“Asheville’s reputation as a beer-focused town draws a lot of beer-focused visitors,” Sierra Nevada spokesman Bill Manley told Greenville Online. “As a tourist interested in beer, there are few places in the United States that can rival the Asheville area. There is so much depth and variety in the beer scene.”
In a post on his Beeronomics blog, Patrick Emerson highlights the unique – and potentially beneficial situation – seen in cities like Asheville. Brewery-dense locations can be a boon to all:
In the case of brewpubs, I tend to think neighboring brewpubs compete for customers but they also bring more potential customers to the neighborhood. So the presence of one more brewpub in a small area with existing brewpubs increases the total demand for all of them (though it may well diminish the individual demand as you are dividing the customers by a bigger number).
That success is found all over. In Minnesota’s Twin Cities area, here’s the tracked economic impact for alcohol-related tourism from the Meet Minneapolis Convention & Visitors Association:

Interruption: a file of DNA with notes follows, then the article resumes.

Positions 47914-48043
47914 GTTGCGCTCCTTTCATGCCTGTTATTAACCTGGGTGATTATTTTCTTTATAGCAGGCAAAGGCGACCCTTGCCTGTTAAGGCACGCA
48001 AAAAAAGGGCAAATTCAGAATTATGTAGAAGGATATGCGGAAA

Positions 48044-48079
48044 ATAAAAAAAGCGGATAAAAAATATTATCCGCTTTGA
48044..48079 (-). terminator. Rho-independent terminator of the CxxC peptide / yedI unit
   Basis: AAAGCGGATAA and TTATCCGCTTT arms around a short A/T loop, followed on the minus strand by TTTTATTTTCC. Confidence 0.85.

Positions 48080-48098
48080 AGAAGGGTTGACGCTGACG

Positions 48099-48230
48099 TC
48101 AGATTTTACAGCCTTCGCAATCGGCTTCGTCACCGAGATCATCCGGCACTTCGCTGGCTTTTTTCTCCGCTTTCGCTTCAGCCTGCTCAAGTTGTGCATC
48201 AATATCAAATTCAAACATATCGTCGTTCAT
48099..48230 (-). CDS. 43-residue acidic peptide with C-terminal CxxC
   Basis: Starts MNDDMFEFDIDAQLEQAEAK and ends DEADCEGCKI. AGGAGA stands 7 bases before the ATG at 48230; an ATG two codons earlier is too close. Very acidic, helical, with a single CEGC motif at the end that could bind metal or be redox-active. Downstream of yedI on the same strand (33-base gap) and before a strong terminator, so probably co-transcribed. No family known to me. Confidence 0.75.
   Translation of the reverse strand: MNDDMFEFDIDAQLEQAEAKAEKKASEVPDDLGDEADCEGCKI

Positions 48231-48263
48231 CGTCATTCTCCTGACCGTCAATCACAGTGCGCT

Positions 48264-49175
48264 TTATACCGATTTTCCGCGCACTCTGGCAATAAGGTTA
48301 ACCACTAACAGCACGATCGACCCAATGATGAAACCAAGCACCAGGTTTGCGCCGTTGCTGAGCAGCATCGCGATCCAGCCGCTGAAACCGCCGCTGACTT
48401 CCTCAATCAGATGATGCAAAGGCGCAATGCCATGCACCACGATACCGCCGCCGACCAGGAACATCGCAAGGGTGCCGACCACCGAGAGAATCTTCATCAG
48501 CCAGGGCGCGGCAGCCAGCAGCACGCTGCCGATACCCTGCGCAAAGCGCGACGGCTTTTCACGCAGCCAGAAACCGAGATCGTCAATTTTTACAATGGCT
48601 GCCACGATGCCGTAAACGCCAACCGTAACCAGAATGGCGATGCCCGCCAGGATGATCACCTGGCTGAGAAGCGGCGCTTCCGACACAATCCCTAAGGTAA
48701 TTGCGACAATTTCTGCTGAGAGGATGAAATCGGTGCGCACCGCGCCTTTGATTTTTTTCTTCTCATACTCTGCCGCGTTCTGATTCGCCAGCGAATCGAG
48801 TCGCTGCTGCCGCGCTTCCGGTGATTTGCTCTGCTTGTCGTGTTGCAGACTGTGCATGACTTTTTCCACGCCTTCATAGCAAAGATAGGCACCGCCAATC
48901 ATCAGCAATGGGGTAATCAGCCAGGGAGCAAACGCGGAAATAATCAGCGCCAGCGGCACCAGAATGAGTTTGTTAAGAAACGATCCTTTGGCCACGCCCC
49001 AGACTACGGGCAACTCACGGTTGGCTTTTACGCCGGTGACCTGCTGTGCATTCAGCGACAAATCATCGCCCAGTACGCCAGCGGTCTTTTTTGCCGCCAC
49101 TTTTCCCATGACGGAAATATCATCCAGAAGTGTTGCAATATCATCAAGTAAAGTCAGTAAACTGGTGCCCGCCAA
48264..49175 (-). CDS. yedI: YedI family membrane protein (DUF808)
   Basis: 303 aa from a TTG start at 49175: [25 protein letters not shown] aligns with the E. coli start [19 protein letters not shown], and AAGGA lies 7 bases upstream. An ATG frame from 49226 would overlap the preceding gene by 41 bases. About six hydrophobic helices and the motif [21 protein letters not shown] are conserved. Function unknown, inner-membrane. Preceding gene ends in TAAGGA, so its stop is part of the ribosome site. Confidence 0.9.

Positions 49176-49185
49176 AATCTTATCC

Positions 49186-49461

|Year||Number of Visitors to Minneapolis-St. Paul||Number of Visitors Who Tour Wineries/Distilleries/Breweries||Estimated Economic Impact|
|2011||26.8 Million||268,000||$47 Million|
|2012||27.9 Million||279,000||$49 Million|
|2013||29.4 Million||294,000||$51 Million|
|2014||30.9 Million||309,000||$54 Million|
|Source: D.K. Shifflet & Associates, Ltd.|
Like other areas, numbers are tracked via wine, spirits and beer. By current count, which obviously exceeds figures shared here from 2011 to 2014, there are 35 to 40 wineries and distilleries in the geographic area with 45 breweries. You can do the math and figure out the potential impact beer is having, which is leading other cities to take notice.